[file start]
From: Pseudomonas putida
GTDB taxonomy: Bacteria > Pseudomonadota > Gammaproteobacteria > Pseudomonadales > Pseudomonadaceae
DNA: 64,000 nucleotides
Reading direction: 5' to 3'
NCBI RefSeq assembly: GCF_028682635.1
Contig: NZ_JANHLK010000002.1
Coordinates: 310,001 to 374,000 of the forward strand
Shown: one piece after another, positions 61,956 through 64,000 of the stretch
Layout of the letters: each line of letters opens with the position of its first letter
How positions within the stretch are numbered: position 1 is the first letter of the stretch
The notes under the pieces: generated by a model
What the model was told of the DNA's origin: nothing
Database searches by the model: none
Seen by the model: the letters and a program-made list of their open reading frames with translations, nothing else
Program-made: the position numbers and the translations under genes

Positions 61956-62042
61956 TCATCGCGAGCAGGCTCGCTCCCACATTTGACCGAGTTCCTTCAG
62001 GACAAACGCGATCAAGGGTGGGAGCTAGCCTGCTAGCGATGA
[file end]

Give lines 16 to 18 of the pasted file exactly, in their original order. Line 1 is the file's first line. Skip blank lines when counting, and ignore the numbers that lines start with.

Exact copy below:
Positions 61956-62042
61956 TCATCGCGAGCAGGCTCGCTCCCACATTTGACCGAGTTCCTTCAG
62001 GACAAACGCGATCAAGGGTGGGAGCTAGCCTGCTAGCGATGA